Known Plaintext attac s are those attac s where a hac er has the whole of plaint ext that has been encrypted and the associated cipher text. When an attac er has the whole en crypted m essaged it is possible to figure out the algorithm used to encrypt the plaintex t .

Chosen Plaintext attac s occur when a hac er can chose a piece of plaintext and access to the encryption function. Using the hac er s plaintext he can then ta e the generat ed cipher text and com pare it to the plaintext to figure out a ey.


Chosen Ciphertext attac s occur when a hac er has the ability to ta e a piece of Ciphertext and decrypt it, then analyze the output. This is sim to the newspaper style puzz ilar where you have a method of how the message is setup and the encrypted message.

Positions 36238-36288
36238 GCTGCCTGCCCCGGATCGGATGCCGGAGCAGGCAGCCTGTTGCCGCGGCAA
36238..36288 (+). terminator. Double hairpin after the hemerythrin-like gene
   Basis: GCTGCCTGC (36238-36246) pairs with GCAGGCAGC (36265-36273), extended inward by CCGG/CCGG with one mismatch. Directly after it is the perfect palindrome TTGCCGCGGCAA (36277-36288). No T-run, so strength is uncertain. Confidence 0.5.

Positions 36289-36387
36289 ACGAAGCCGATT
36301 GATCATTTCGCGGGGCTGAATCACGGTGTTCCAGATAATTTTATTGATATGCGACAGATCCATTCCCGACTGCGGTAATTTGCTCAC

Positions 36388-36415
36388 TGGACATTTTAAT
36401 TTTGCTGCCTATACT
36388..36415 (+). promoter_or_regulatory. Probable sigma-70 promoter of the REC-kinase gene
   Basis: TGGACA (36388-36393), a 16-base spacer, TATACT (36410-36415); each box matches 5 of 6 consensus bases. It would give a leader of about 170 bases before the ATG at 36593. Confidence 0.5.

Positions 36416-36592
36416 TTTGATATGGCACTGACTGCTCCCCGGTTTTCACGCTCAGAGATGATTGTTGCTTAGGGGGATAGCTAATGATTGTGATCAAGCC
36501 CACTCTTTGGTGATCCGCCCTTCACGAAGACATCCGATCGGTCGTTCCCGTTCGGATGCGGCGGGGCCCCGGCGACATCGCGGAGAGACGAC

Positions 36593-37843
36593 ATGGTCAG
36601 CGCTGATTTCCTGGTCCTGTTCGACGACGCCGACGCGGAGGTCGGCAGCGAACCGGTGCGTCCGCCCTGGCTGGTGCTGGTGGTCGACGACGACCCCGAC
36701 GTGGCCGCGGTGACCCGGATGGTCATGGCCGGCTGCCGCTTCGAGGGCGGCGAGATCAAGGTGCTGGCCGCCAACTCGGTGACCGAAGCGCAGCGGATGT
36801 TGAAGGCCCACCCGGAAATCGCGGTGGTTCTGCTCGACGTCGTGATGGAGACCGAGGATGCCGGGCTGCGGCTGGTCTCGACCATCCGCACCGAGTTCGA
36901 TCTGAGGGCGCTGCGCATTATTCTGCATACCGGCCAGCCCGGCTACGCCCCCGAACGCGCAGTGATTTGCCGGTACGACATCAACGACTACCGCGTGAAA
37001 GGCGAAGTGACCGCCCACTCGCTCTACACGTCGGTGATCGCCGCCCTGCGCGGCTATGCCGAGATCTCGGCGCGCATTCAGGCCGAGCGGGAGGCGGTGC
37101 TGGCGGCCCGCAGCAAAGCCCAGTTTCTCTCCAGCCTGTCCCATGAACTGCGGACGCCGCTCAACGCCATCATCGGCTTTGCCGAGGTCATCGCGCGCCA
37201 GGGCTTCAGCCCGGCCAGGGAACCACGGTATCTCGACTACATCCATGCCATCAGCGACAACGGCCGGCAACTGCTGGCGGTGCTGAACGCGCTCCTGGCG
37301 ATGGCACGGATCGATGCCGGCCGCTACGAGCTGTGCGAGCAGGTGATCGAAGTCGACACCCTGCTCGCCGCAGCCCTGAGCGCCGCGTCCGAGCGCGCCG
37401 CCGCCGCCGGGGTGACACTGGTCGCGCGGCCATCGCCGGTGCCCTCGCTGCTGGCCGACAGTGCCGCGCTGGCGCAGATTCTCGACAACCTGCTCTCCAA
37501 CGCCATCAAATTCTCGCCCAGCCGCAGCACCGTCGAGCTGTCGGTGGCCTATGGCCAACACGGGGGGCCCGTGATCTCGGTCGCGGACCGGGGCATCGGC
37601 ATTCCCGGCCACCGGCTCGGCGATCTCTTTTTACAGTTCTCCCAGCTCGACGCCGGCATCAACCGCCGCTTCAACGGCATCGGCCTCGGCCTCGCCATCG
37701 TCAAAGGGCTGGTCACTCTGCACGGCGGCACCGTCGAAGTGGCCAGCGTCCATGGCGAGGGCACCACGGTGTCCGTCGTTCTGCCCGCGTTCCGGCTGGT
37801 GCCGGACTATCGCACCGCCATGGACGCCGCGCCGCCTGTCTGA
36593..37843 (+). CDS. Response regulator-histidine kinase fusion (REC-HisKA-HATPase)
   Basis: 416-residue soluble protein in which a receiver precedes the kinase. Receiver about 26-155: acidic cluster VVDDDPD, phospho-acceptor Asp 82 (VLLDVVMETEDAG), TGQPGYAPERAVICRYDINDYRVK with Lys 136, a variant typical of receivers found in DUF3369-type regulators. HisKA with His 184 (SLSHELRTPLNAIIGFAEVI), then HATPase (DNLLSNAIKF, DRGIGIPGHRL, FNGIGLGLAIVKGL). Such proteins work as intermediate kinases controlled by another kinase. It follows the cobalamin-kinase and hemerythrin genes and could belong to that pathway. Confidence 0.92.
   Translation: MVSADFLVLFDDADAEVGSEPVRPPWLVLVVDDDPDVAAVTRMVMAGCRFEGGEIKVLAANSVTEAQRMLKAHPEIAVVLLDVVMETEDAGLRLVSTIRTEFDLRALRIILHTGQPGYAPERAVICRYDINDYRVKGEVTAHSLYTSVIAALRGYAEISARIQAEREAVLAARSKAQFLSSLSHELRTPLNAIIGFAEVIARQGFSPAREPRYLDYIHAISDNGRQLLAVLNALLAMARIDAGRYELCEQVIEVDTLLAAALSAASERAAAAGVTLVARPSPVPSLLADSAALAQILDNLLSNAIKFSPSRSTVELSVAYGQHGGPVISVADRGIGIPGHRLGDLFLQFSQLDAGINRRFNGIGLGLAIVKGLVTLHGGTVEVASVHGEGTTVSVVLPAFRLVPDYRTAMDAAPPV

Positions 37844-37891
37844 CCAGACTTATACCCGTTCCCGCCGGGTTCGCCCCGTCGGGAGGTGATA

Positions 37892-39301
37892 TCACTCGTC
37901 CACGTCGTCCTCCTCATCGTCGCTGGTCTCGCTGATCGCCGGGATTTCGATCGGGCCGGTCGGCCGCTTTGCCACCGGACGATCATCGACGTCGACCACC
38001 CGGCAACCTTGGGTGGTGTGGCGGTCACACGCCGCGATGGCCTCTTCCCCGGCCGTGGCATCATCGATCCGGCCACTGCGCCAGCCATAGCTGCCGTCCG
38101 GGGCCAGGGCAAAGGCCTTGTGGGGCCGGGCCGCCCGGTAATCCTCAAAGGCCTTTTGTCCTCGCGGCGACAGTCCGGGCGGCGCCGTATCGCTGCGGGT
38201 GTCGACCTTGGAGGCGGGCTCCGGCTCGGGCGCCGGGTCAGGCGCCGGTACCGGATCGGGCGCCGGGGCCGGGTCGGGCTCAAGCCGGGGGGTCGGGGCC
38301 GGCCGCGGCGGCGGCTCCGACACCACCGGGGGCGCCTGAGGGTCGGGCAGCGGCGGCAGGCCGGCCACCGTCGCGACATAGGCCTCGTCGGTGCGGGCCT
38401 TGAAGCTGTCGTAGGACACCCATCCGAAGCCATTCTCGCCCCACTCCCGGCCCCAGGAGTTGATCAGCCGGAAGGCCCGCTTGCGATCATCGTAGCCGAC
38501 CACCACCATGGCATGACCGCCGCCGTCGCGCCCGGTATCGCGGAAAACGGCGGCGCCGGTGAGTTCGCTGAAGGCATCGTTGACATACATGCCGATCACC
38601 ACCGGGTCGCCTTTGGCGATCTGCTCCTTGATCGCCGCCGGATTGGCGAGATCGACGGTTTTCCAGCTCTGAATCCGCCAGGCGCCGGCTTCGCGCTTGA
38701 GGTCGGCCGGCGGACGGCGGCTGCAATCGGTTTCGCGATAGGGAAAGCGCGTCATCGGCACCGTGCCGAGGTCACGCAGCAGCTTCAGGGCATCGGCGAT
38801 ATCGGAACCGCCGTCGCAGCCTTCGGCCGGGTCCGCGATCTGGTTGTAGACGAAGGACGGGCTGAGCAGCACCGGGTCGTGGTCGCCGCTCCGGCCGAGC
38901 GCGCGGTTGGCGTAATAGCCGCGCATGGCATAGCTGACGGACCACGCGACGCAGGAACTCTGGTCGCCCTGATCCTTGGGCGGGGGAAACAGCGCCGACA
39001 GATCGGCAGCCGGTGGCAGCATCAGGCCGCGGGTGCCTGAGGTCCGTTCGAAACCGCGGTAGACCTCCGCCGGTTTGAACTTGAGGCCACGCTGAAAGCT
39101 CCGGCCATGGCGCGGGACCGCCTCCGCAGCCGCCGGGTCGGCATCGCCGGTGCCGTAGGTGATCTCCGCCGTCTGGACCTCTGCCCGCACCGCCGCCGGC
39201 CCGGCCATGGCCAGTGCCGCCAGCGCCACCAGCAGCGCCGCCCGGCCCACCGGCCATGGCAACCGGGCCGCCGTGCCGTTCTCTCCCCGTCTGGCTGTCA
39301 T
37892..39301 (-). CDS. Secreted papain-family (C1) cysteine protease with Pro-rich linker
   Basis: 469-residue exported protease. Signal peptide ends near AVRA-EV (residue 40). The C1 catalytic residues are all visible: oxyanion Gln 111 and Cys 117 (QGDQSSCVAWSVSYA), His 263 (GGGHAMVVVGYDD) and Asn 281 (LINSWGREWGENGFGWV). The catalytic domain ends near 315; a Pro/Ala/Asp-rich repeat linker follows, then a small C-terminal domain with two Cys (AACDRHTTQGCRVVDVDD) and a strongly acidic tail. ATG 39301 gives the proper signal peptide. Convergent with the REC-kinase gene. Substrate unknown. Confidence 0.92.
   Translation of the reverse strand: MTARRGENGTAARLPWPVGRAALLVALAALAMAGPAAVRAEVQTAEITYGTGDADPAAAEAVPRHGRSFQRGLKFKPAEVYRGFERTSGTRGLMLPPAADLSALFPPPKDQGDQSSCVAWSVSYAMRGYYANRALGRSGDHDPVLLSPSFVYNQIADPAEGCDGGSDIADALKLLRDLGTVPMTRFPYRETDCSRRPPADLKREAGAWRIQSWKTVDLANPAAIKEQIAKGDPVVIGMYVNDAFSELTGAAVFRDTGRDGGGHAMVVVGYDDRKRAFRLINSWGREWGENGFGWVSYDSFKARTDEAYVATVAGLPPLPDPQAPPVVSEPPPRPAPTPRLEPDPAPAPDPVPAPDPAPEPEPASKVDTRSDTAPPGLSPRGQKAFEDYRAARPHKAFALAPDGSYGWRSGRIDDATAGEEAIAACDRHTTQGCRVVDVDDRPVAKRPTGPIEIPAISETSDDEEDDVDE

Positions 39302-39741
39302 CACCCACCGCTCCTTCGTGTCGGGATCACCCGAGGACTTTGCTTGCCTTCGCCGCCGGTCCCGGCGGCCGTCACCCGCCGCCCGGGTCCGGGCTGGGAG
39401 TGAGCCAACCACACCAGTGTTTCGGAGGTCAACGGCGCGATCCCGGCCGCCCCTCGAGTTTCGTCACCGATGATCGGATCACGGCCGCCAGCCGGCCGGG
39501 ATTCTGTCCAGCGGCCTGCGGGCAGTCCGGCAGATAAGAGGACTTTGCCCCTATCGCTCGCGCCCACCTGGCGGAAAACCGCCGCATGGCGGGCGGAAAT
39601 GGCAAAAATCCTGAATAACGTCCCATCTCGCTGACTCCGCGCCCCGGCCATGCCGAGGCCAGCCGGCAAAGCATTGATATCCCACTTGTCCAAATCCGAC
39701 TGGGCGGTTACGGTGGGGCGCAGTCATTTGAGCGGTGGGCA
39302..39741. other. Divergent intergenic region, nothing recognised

W hile attac s against the ciphers them selves occur often it is quic er to attac the implementation or the person who uses the encryption instead. These methods are called Side Channel attac s.

Social Engineering attac s such as phishing or shoulder surfing can give an atta c er the passwords or eys used in encryption by ta ing advantage of users in question.

Rubber Hose attackers refer to using physical violence against someone who has kno wledge of the encryption keys to force them to reveal those keys